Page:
The full name of this building is “The Ray and Maria Stata Center for Computer, Information and Intelligence Sciences” and it’s was designed for none other than the Massachusetts Institute of Technology. It was built in the place of Building 20, a place which was surrounded by legends and local M.I.T. folklore. Since 2004 the Stata Center has attracted so much attention that it’s become a legend of its own.


Lou Ruvo Center, Las Vegas, Nevada

This work is not a museum, nor a concert hall, in fact, it’s something quite to the contrary. It’s a center for brain health, or as the full name goes The Lou Ruvo Center for Brain Health. Lou Ruvo is a businessman from Las Vegas, who lost his father due to complications of Alzheimer’s disease. Therefore he initiated the project and in 2010 it became reality.


Vitra Design Museum, Weil Am Rhein, Germany

Despite having completed many cutting-edge projects all over the world, this one was the first in Europe. It’s a museum that exhibits furniture and interior design pieces and solutions, yet it’s the building itself that attracts the most attention. It’s special in more ways than one – it was the first time Gehry said yes to curved forms in his project. The result speaks for itself.


Guggenheim Bilbao, Bilbao, Spain

Even though It looks like something where Ice King from Adventure Time would live in if he had a house in Spain, Guggenheim Bilbao serves a big purpose – it’s a museum of modern and contemporary art which in itself is a piece of art. Named as one of the most important works of architecture in the last decades by numerous experts, this building has many reasons why it’s unique. This construction was so successful and well acclaimed that it started attracting tourists to the city of Bilbao. Lots of tourists. During the first 12 months since the museum opened, tourists generated $160 million for the local economy. This building basically revived an entire city. This economical phenomenon even received a name – the Bilbao Effect.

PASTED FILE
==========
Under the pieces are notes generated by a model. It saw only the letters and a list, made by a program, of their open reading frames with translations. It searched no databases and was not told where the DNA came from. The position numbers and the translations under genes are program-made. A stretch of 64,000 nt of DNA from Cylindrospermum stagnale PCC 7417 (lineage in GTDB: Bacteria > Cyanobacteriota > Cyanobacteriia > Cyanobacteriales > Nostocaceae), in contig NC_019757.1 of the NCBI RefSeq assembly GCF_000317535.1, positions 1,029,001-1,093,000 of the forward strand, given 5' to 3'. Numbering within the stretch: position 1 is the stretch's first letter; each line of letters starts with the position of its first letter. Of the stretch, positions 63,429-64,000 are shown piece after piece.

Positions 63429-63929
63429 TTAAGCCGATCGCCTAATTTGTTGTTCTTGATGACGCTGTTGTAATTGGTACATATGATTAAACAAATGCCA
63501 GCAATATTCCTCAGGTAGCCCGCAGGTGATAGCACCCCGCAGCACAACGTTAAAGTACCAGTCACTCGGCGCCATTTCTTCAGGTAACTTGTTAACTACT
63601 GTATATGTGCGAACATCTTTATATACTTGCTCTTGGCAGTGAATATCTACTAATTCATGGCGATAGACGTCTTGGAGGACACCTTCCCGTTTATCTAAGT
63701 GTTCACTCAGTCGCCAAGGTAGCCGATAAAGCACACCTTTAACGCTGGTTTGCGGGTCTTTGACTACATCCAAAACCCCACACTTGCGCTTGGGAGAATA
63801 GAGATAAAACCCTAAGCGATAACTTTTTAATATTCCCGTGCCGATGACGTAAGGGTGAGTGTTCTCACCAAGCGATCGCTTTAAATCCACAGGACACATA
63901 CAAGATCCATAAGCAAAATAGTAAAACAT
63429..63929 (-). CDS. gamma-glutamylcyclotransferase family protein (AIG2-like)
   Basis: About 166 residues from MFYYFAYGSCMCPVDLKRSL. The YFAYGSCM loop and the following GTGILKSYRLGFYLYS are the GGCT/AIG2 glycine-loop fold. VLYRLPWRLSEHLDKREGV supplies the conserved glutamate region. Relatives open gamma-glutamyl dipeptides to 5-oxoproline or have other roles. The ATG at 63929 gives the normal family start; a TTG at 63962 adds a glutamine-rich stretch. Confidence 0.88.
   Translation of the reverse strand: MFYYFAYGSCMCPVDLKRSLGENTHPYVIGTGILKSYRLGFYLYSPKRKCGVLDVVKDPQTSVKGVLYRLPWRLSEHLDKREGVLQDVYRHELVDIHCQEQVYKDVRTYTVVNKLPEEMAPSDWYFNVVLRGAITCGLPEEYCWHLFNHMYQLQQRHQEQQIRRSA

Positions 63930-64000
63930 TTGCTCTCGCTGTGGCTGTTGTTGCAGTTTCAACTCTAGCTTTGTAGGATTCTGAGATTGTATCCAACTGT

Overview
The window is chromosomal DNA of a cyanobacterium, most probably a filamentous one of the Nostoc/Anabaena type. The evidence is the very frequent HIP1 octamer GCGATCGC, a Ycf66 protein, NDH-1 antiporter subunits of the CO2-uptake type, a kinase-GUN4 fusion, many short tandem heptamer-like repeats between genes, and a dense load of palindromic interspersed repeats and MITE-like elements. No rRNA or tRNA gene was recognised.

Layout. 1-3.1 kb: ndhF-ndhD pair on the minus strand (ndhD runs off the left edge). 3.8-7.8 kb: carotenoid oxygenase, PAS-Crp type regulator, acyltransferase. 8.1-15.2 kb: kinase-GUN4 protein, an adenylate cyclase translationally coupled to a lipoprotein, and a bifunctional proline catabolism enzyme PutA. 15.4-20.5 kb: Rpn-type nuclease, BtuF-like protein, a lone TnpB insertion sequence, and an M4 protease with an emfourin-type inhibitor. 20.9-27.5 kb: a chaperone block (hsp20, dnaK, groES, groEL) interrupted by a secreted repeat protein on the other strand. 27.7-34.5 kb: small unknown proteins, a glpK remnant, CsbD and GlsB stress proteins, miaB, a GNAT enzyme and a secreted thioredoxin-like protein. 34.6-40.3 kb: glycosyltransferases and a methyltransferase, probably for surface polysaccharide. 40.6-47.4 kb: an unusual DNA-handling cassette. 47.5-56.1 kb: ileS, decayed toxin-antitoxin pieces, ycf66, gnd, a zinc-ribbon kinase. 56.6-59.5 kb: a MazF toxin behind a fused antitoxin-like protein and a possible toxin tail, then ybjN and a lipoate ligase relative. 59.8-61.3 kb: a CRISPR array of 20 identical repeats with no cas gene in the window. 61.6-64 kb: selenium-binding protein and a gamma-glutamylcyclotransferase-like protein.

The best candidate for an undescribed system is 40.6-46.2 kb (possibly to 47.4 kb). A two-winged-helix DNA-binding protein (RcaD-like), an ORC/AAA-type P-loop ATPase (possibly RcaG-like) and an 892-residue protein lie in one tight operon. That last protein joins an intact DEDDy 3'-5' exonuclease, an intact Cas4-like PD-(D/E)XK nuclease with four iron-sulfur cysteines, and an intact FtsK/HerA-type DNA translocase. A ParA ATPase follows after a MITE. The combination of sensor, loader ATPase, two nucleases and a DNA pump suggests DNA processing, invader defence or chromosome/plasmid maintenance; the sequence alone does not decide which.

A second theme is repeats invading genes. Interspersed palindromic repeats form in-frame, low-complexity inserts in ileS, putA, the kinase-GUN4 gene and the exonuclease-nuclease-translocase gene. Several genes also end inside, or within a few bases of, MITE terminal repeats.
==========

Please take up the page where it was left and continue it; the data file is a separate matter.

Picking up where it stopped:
Biomuseo, Panama City, Panama

Biomuseo, an ecology museum, was yet another step for Gehry, as this was his first project in Latin America. Panamanian politicians started talks with Gehry about realizing his works in this location in hopes that this would eventually create a “Bilbao Effect” and attract more tourists and investments. The bright colors, which is not a typical characteristic of Gehry’s work, were chosen to represent the rich nature of Panama.


Dr. Chau Chak Wing Building, Sydney, Australia

In 2015, Gehry’s influence reached the seventh continent when he finished his first project in Australia. It’s a business school building of the University of Technology Sydney and it’s estimated that in order to create an unusual brick building like this one, they had to use around 320,000 custom-made bricks.


Fondation Louis Vuitton, Paris, France

Fondation Louis Vuitton is a museum and a cultural center that rests in Paris, surrounded by the Bois de Boulogne park. It took 3,600 glass panels and 19,000 concrete panels to form this armada-looking structure. It opened in 2014 and is the most famous addition to the Parisian art world in the XXI century, where pieces by artists like Andy Warhol or Roy Lichtenstein are exhibited.


The Fish, Barcelona, Spain

Yes, it’s what it looks like – a colossal abstract fish. This eye-catching sculpture was presented to the world back in 1992, during the preparations for the Olympics that took place in Barcelona later the same year. It’s made of metal plates so the humongous fish reflects sunlight and therefore changes its colors and looks even more vivid in real life.


Marta Herford, Herford, Germany

Martha Herford was a textile factory, but with a touch by Frank Gehry, it was transformed into a contemporary art museum. An art museum that looks like it was built out of clay. On Mars. By aliens.


Binoculars Building, Venice, Los Angeles, California

Originally known as the Chiat/Day building, it didn’t take long until people started referring to it as the Binoculars building. And it’s not difficult to see why. The whole building is more than the giant binoculars, which, actually, are an original artwork by Claes Oldenburg and serve as an addition to the building itself.

Well … what did you think?  Some pretty wild architecture, eh?  What was your favourite?  Maybe in our travels one of these days we’ll visit some of them and see them up close!  And now, because you all know how I love animals, and also for the younger readers who were likely bored by the tour of the buildings, I end with an adorable video about a kitten named Churro the Purro, born with deformed back legs, and how he overcame his disability to become a beloved family member.

Have a fun and safe weekend, my friends!

*Header image is The Iac Building in New York.  No sparkly and shiny sheet-metal in sight, which automatically made The Iac Building stand out from other creation by Frank Gehry. That’s why it’s said that above its resemblance to the sails of a ship, it’s conceptually closest to an iceberg. And indeed it looks like one, resting in the ocean that is New York.